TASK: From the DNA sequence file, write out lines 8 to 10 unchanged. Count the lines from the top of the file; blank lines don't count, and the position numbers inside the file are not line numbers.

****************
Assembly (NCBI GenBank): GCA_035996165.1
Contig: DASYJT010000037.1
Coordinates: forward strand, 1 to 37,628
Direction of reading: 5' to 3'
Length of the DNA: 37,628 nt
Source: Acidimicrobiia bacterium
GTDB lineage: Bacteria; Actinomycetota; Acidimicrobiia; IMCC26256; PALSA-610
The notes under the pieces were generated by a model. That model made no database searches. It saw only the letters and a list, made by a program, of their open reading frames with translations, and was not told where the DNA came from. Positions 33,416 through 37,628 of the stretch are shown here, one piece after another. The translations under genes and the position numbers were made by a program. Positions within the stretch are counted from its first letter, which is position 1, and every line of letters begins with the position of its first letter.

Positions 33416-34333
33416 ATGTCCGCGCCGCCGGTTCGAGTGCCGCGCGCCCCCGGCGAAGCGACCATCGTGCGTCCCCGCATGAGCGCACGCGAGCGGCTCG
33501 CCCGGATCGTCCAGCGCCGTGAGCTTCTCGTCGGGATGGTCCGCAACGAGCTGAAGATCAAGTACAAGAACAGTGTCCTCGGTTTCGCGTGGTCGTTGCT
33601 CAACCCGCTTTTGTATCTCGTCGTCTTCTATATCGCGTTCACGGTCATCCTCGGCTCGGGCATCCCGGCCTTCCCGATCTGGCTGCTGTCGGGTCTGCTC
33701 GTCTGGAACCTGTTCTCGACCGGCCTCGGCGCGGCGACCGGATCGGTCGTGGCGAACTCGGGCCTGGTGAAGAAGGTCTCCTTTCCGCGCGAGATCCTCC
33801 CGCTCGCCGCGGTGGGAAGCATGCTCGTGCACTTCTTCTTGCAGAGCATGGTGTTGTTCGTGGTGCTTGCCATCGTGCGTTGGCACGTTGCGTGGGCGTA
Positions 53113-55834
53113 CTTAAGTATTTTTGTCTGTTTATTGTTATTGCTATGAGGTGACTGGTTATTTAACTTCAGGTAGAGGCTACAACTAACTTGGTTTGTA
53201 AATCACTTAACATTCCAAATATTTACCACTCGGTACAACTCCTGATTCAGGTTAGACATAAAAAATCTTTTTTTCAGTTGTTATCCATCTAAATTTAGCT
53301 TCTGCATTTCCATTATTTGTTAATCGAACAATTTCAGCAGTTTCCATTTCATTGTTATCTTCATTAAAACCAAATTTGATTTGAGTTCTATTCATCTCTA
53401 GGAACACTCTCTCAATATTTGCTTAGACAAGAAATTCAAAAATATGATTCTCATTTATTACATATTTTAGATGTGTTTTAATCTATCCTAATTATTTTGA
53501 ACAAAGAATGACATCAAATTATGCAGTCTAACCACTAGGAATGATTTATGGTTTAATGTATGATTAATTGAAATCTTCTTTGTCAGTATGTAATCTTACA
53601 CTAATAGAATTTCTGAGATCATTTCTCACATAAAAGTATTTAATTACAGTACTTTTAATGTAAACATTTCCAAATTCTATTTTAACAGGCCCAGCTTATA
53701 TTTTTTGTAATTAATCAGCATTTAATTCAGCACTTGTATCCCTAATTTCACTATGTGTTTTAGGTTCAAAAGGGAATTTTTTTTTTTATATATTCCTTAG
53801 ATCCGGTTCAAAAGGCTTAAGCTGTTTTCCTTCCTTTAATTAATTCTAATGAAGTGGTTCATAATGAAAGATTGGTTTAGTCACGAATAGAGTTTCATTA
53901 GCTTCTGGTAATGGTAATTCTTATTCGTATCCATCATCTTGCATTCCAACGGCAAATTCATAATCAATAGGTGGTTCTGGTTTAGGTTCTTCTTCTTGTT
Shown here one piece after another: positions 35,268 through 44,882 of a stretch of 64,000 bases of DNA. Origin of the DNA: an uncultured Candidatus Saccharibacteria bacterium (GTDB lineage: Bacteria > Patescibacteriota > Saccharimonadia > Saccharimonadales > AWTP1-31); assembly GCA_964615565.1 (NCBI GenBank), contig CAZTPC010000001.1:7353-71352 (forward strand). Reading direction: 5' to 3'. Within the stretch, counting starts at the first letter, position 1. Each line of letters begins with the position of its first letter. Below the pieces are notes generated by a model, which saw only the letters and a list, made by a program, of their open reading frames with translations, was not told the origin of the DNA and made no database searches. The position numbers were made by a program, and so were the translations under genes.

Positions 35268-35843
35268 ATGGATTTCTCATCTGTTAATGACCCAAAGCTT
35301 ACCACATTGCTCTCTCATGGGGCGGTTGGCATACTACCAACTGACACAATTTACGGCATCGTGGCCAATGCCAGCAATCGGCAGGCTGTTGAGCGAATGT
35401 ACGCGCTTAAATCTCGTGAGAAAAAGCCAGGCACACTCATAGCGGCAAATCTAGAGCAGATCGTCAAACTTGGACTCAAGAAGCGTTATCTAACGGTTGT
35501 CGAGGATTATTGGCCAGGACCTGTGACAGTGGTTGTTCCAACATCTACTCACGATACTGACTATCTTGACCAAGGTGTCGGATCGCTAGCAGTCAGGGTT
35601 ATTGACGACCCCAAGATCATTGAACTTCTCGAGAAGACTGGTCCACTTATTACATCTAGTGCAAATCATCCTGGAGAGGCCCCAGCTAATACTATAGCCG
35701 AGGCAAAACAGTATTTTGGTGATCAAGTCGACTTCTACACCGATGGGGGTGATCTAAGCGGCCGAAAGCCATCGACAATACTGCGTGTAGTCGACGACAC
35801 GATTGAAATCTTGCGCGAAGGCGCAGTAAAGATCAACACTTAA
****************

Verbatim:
The notes under the pieces were generated by a model. That model made no database searches. It saw only the letters and a list, made by a program, of their open reading frames with translations, and was not told where the DNA came from. Positions 33,416 through 37,628 of the stretch are shown here, one piece after another. The translations under genes and the position numbers were made by a program. Positions within the stretch are counted from its first letter, which is position 1, and every line of letters begins with the position of its first letter.

Positions 33416-34333
33416 ATGTCCGCGCCGCCGGTTCGAGTGCCGCGCGCCCCCGGCGAAGCGACCATCGTGCGTCCCCGCATGAGCGCACGCGAGCGGCTCG